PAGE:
What it will take to achieve a zero-hunger world.

    The role of governments

    Food prices don’t just reflect supply and demand. As the report notes, government policies always directly or indirectly influence them.

    Some countries raise taxes at the border, making imported food more expensive in order to protect local producers and ensure a stable supply of food. Rich countries like the U.S., Canada, and in the EU heavily subsidize their farming sectors.

    Governments can also spend public money on programs like farmer education or school meals, or invest in better roads and storage facilities. Another option is to grant people living in poverty food vouchers or cash to buy food, or to ensure everyone has a basic income that allows them to cover their fundamental spending. There’s a host of ways in which governments can make sure food prices allow producers to make a living and consumers to afford healthy meals.

    The human cost of cheap food

    The U.N. report focuses on trying to make sure that food is as cheap as possible. This is limited in a number of ways.

    New research highlights that mostly focusing on cheap prices can promote environmental damage and brutal economic systems. That’s because only large corporations can afford to compete in a market committed to cheap food. As our research has shown, today and in the past, people’s access to food is usually determined by how much power is concentrated in the hands of the few.

    One current example is meatpacking plants, which have been coronavirus transmission centers in the U.S., Canada, Brazil and Europe. To keep prices low, people work shoulder-to-shoulder processing meat at an incredible speed. During the pandemic, these conditions have enabled the virus to spread among workers, and outbreaks in factories have then spread the virus to nearby communities.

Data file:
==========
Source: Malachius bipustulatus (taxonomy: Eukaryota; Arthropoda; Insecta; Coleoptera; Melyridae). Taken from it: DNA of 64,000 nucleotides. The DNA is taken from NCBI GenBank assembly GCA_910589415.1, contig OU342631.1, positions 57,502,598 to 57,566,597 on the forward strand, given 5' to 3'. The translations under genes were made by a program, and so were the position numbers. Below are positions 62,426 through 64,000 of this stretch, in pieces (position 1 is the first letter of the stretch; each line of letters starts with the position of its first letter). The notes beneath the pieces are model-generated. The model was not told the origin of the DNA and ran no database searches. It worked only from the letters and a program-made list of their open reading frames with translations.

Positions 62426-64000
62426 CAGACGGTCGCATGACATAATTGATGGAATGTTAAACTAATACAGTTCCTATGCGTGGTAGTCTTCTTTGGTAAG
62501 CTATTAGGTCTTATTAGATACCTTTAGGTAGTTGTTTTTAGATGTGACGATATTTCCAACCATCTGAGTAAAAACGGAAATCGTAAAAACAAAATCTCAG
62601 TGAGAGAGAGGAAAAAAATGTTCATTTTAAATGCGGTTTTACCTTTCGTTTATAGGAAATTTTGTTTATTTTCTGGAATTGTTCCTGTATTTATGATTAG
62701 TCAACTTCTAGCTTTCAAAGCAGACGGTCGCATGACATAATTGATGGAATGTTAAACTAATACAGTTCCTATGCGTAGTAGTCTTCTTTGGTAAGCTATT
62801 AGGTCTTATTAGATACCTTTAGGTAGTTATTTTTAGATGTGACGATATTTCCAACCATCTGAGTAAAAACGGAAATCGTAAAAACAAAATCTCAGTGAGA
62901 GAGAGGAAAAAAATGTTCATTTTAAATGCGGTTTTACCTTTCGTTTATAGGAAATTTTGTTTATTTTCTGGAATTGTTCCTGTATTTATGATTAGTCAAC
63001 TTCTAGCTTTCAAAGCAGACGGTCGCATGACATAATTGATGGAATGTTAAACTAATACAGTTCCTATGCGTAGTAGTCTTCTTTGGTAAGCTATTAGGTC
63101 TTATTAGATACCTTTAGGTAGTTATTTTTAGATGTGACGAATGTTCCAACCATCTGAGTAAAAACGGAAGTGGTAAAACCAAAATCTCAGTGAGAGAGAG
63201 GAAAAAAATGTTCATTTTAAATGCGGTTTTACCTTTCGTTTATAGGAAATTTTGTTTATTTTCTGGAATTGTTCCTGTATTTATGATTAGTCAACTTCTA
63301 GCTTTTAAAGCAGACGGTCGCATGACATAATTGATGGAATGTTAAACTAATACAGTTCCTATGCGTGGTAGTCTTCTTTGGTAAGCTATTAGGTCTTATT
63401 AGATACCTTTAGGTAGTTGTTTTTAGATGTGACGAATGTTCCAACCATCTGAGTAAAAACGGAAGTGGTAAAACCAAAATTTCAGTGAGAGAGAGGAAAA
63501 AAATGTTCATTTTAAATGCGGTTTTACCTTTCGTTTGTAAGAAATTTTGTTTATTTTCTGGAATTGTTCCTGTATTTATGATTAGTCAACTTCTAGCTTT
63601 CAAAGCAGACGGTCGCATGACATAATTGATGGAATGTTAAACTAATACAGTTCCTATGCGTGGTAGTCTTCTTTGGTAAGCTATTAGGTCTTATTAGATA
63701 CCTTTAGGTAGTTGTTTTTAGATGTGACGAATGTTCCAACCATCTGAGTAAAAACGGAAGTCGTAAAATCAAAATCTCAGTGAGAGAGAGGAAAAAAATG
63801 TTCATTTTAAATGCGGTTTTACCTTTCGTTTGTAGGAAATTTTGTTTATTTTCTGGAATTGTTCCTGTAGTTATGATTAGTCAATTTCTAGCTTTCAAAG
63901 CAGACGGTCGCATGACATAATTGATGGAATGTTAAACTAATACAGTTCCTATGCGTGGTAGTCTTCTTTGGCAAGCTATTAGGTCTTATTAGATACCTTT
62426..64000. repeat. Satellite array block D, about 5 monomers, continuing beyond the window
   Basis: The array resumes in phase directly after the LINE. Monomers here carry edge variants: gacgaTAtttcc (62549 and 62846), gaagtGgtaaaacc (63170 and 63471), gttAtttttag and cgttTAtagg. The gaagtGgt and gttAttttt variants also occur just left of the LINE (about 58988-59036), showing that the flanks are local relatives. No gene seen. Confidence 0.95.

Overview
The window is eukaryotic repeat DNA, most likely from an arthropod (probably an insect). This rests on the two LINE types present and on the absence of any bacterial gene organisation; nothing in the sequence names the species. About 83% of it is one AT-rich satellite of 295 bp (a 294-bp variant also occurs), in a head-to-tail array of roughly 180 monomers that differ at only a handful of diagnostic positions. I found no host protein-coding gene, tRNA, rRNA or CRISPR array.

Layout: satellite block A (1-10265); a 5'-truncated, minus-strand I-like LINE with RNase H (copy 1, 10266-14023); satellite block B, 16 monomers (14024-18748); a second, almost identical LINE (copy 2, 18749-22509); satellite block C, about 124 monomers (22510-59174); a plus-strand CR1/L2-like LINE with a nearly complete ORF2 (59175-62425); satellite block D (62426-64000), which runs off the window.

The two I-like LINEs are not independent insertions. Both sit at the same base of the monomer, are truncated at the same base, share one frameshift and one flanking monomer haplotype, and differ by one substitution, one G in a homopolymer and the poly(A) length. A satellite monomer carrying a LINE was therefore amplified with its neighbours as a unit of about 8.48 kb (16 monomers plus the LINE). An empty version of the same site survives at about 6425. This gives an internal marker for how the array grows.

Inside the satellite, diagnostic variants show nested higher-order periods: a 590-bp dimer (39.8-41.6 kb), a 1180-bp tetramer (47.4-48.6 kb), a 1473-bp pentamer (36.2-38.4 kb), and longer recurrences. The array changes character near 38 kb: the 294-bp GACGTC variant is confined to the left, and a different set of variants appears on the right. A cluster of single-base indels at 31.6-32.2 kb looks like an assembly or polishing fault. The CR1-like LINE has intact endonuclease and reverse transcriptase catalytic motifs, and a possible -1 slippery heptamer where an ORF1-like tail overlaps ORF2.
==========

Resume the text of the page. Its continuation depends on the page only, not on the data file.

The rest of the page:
New international standards allow factories to continue to operate, but in a way that protects workers. In our view, governments are not adequately enforcing these safety standards to stop the spread of the virus. Globally, four corporations – Brazil’s JBS, Tyson and Cargill in the United States, and Chinese-owned Smithfield Foods – dominate the meat-producing sector. Studies have shown that they are able to lobby and influence government policy in ways that prioritize profit over worker and community safety.

    Our work has convinced us that the best way for governments to make sure that everyone has access to good food is to view a healthy diet as a human right. This means first understanding who has the most power over food supplies. Ultimately, it means making sure that the health, safety and dignity of people who produce the world’s food is a central part of the conversation about the cost of healthy diets.The Conversation

    Michael Fakhri, Associate Professor of International Law, University of Oregon and Ntina Tzouvala, Senior Lecturer in International Law, Australian National University

    This article is republished from The Conversation under a Creative Commons license. Read the original article.

    A world-renowned #climate research site near #CrestedButte is now protected by a #conservationeasement — The #Colorado Sun

    Gothic mountain shrouded in clouds behind several cabins in the Rocky Mountain Biological Laboratory in Gothic, Colorado, USA. By Charlie DeTar – Own workby uploader, CC BY-SA 3.0, https://commons.wikimedia.org/w/index.php?curid=4795644

    From The Colorado Sun (Jason Blevins):

    The Rocky Mountain Biological Laboratory in Gothic has spent almost a century working to protect pristine swaths of wild lands. The research site, which draws scientists from across the globe every summer and ranks among the world’s largest, oldest and most productive field stations, now is permanently protecting its entire 270-acre research site.

    As part of a deal announced Thursday, the lab above Crested Butte — known locally as “Rumble” — is protected under a conservation easement with Colorado Open Lands, ensuring that the hundreds of scientists and students who convene at the remote research station can continue their ecological research free from the ever-creeping threat of development…

    Formed in 1928 in the abandoned mining town of Gothic, the lab’s natural landscape in the headwaters of the Elk Range’s East River has hosted a rotating array of scientists who have published more than 1,900 studies. Landmark research into wildlife, insects, habitats, soil, water ecology and the roaming impacts of climate change has flowered in the undisturbed high-altitude terrain surrounding the laboratory.